Are you ever working at someone else's computer when you find a useful bit of information you'll want later? Well, you could rummage around for a pen, or email the snippet (or a link) to yourself. Wouldn't it be useful to have an online notepad, though?
Well, here's a possible solution: http://www.rowlff.de/rowiki/
All you need is some webspace with php (and FTP access to CHMOD a directory) and you're ready to roll. The code is less than 10Kb when installed, easy to modify and gives you the following niceties:
I've made a few changes, stylesheeting the form elements a bit so that they dynamically resize, but that didn't take more than a couple of minutes. With FTP access and a normal server (eg, one running Apache) it took another minute or two to .htaccess password the directory so that only I can edit pages.
Now a bit of background on wikis for those wondering what I'm gibbering about...
Wiki-wiki means 'very fast' in Hawaiian, and refers in this context to easy editing and linking together of documents. First implemented by a guy called Ward Cunningham, the initial concept was described as: The simplest online database that could possibly work. Since then, wikis have gained acceptance in all sorts and scales of group projects, being a friendly way of getting documents online and allowing modification. Once they're set up no coding knowledge is generally required to enter data, the emphasis being on content rather than the mechanics of web pages.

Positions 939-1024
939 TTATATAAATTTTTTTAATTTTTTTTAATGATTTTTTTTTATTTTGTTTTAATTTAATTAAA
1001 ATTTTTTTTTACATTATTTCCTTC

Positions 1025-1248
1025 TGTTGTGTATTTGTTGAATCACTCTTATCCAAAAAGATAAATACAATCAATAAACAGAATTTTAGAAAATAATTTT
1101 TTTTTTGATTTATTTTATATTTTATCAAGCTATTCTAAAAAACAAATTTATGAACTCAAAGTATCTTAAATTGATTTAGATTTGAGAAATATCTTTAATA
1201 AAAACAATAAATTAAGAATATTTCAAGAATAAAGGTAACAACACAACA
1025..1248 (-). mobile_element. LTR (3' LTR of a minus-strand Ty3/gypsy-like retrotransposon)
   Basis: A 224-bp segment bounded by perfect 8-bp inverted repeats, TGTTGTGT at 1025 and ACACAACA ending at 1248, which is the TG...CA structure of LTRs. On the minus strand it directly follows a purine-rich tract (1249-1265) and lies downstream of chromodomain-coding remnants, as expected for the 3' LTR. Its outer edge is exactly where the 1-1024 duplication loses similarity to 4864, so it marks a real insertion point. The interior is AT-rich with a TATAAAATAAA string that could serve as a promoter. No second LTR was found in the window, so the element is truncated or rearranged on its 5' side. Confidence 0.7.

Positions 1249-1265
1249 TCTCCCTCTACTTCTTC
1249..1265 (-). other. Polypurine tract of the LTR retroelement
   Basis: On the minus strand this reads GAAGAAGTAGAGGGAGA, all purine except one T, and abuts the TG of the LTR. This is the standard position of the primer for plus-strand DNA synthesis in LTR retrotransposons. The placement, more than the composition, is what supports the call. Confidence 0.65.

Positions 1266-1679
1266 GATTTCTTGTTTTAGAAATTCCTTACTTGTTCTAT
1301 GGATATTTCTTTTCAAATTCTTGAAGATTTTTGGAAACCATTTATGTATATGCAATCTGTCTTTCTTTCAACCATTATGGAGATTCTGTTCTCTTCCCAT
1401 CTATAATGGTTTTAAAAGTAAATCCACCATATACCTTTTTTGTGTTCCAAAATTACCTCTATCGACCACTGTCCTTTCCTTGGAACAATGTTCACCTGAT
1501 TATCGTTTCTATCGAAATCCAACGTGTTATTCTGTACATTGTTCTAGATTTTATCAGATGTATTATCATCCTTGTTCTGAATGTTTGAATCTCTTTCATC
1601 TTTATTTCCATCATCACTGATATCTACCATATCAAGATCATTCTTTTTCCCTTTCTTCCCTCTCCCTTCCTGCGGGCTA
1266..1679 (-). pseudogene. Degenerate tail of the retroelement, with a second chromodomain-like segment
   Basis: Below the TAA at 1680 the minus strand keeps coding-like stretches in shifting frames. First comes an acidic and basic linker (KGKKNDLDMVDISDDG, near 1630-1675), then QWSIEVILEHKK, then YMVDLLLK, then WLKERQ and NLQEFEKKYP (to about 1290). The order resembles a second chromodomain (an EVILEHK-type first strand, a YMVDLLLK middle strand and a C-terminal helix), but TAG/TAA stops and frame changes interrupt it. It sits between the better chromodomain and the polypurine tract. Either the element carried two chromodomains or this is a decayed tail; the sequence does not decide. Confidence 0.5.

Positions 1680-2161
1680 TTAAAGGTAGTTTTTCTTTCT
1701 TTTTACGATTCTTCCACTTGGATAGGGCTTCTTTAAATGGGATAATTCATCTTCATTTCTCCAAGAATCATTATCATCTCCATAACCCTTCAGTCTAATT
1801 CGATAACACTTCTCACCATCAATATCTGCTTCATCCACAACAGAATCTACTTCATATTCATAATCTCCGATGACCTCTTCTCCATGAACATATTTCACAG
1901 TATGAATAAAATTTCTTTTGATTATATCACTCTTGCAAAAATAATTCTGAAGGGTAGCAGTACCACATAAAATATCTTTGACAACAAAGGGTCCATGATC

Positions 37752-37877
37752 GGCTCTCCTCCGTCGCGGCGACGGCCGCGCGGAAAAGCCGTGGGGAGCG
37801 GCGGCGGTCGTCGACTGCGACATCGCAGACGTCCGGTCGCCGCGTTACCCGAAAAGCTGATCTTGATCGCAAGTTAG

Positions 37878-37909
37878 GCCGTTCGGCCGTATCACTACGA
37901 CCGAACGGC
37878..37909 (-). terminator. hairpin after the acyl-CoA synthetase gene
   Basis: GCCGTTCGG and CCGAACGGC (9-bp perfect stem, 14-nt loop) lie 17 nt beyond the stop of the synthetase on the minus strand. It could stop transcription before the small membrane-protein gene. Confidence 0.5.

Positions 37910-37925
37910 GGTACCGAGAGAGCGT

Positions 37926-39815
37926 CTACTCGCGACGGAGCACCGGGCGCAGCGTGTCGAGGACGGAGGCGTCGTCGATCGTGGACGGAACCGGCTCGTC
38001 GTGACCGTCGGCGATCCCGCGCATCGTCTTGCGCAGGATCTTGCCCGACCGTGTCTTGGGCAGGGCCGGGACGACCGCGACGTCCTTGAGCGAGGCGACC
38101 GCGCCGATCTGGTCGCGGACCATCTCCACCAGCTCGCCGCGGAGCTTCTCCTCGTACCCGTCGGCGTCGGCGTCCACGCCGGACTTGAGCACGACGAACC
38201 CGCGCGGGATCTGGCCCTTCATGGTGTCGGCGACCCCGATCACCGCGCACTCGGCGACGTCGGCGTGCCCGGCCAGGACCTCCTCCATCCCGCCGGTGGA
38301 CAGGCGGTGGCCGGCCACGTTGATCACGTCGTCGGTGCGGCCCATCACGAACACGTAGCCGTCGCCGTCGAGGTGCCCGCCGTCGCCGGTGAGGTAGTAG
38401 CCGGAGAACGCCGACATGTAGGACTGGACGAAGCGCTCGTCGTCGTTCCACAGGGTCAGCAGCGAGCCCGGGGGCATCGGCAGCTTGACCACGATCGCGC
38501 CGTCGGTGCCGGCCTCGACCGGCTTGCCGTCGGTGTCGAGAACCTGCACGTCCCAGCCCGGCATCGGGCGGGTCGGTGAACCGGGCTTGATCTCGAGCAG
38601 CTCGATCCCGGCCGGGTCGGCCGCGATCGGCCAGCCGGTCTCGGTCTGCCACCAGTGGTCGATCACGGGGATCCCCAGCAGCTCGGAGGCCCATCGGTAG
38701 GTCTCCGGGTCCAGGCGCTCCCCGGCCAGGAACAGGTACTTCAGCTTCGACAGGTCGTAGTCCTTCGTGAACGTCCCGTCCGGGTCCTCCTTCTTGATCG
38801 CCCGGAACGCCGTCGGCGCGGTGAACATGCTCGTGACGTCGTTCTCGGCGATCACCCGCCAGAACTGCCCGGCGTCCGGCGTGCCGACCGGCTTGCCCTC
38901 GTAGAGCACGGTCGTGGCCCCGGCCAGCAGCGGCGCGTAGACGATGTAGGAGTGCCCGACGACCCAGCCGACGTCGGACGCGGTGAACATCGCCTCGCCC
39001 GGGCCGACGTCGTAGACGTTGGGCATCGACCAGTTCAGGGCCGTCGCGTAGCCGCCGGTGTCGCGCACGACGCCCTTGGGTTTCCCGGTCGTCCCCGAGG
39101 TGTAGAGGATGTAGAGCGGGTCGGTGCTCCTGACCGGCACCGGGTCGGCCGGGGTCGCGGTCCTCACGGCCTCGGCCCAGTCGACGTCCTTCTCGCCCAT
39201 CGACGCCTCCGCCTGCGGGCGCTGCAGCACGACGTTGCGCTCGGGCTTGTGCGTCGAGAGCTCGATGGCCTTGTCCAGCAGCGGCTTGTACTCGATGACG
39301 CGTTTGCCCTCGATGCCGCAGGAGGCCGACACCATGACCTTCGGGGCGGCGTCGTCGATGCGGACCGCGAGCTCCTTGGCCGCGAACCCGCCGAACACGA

This evening's project came about as the result of a chance comment made to Glyn about Wikipedia, a large publically-editable encyclopedia wiki and a good demonstration of why wikis are effective for global collaboration. (It's also a good demonstration of why most wiki software enables automatic backups, so that people can if needs be restore earlier versions of a document, but that shall be a topic for another day.) I'd found myself earlier without a pen and so leaving on my guestbook the URL to an auction with a list of book titles... which got me thinking about making an online notepad for snippets like this and the instant-editing properties of wikis. I was intending to just write a quick bit of php to allow me to edit an HTML document and display it with automatic linebreaks, but thought I'd have a look around for prebuilt code with more functionality.
roWiki isn't perfect; there's no mechanism to delete pages, only to blank them. It doesn't handle uploading of images to your server (remember, inlining images from the servers of other people is impolite as it's thieving their bandwidth.) However, in all other respects it's a good balance of simplicity and power for what I want.
Onward, therefore, to complimenting software: http://www.solitude.dk/filethingie/
File Thingie is a ~60Kb php file manager that provides quarantined uploading (only to a directory of your choice) with optional passwording—there's no need here, as there's already .htaccess protection in place. Anyway, we tell File Thingie to use the /pages/ directory from roWiki, since all the wiki engine cares about is the text files that are in there. The presence of image files won't bother roWiki, and FT then becomes simultaneously useful for deleting redundant pages.
Throw in a link from the roWiki page to File Thingie and a link from filethingie.php to the roWiki index.php and you're all set. Of course, you can accomplish similar with other prebuilt wiki tools, and there are leaner file managers than File Thingie—writing the php for everything from scratch wouldn't be that difficult—but for a solution that was quicker to throw together than this blog entry, I think it works rather well.